Sound Advice Note 17

Marching bands
Civilian and military marching bands

This is the full text of the Sound Advice Working Group specific recommendations covering marching bands.

17.1 While this advice is based on experience with military bands, it is equally applicable to all marching bands.

17.2 The singular term 'band' in this context should be understood to refer to a single body of musicians, whether from a unitary ensemble or two or more ensembles combined for a particular event (for example, massed bands performing at a major parade such as the Queen's Birthday Parade).

17.3 The table below represents typical noise levels to which members of marching bands are exposed.

Representative noise levels

Instrument dB Peak
Marching bands
Piccolo 112 130
Clarinet 119 140
Alto saxophone 113 140
Tenor saxophone 115 142
French horn 111 140
Cornet 120 142
Trombone 113 145
Euphonium 113 138
Tuba 117 146
Snare drum 113 144
Cymbals (large) 121 146
Cymbals (small) 118 146
Bass drum 122 145
Drum Major 96 132
Commentary

Worst-case figures from a series of measurements taken with two professional bands at the Royal Military School of Music during September 2006.Taking the average exposure over a day all of the above would have been above the action values.

Performance types

17.4 There are two types of marching band engagement, each of which places different requirements on the band in terms of volume and so requiring a different approach to control measures. The first is a ceremonial parade, in which the band is providing musical support to marching troops; the second is a band display in which the band performs as a discrete 'act' for the entertainment of an audience, either in an arena or street procession.

Position of musicians and other performers

17.5 Certain instruments (for example, trombones, cornets and percussion) present a greater hazard than others, both to the players and those close to them, and these instruments should be carefully positioned within the marching band. The directional brass instruments should be at the front of the band, reducing the muffling effect of other performers and so requiring less volume from the players concerned to project their sound. Trombones should be in the front rank, placing no other performer directly in line with the bell of the instrument. The maximum possible free space should be left around the bass drum and cymbals to allow for natural dissipation of the sound of these instruments. See figure below for a plan of marching band.

Plan of marching band

Plan of marching band

Ceremonial parades

Parade format

17.7 Measures that will reduce the necessary volume from an individual musician within the band include:

  • placing the band at the centre of a marching column rather than at its head, reducing the distance for sound to travel to the furthest participant from the source;
  • employing more than one band if the marching column is particularly long and placing them at intervals within the column;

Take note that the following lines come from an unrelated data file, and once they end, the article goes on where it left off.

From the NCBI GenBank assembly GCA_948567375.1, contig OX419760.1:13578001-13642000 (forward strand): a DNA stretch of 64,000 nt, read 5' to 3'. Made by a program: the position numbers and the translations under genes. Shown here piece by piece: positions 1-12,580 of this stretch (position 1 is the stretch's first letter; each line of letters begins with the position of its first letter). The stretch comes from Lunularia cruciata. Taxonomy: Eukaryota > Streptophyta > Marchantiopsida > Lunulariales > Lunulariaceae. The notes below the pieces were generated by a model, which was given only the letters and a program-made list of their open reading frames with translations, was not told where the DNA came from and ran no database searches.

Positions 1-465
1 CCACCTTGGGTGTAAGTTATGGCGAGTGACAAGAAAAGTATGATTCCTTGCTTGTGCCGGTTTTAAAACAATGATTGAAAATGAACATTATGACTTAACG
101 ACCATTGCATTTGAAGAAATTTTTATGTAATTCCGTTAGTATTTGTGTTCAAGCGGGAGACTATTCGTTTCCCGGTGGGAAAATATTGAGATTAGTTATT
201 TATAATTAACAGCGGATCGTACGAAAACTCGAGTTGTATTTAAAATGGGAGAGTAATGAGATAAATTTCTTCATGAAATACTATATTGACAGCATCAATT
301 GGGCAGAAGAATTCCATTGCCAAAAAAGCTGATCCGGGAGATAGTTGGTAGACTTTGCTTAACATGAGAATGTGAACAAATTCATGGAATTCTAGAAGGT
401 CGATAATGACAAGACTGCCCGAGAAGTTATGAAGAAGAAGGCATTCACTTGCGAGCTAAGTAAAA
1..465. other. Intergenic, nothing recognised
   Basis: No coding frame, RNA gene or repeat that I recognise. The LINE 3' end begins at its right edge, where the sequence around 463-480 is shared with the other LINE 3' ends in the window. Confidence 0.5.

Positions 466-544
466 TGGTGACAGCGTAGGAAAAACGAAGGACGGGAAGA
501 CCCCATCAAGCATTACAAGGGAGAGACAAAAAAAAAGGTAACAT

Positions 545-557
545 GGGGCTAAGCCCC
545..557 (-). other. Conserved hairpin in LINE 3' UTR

• adjusting the format of a formal parade to reduce the distance between the band and marching troops.

Personal hearing protection

17.8 Where adjustments to the parade format cannot eliminate risk, personal hearing protection should be provided and used.

Band display

17.9 When a band is performing solely for the entertainment of an audience, either in an arena display or procession, excessive volume is not a necessity. The dynamic range employed within the performance should be maintained at a level to minimise the risk. It will be necessary to educate both performers and audiences, among whom there is often an expectation of excessive volume during marching displays.

17.10 The person in charge of the band(s) should assess any risk associated with the performance, including additional elements such as cannons and pyrotechnics, and employ appropriate control measures. Where the risk is beyond the immediate control of the band (for example pyrotechnics), personal hearing protection should be provided for all performers.

17.11 Personal hearing protection should be routinely available for both performers of the naturally louder instruments and those positioned close to them.

Bibliography

  • The Control of Noise at Work Regulations 2005SI 2005 No 1643 The Stationery Office 2005 ISBN 978 0 11 072984 8 (also available from www.opsi.gov.uk)
  • Controlling noise at work. The Control of Noise at Work Regulations 2005. Guidance on Regulations L108 (Second edition) HSE Books 2005 ISBN 978 0 7176 6164 0
  • Listen while you work: Hearing conservation for the arts for performers and other workers in art and entertainment Safety & Health in Arts Production & Entertainment (SHAPE), Canada 2001 ISBN 978 0 7726 4643 9 www.shape.bc.ca/resources/pdf/listen.pdf
  • Noise at work: Guidance for employers on the Control of Noise at Work Regulations 2005. Leaflet INDG362(rev1) HSE Books 2005 (single copy free or priced packs of 10 ISBN 978 0 7176 6165 7) www.hse.gov.uk/pubns/indg362.pdf
  • Protect your hearing or lose it! Pocket card INDG363(rev1) HSE Books 2005 (single copy free or priced packs of 25 ISBN 978 0 7176 6166 4) www.hse.gov.uk/pubns/indg363.pdf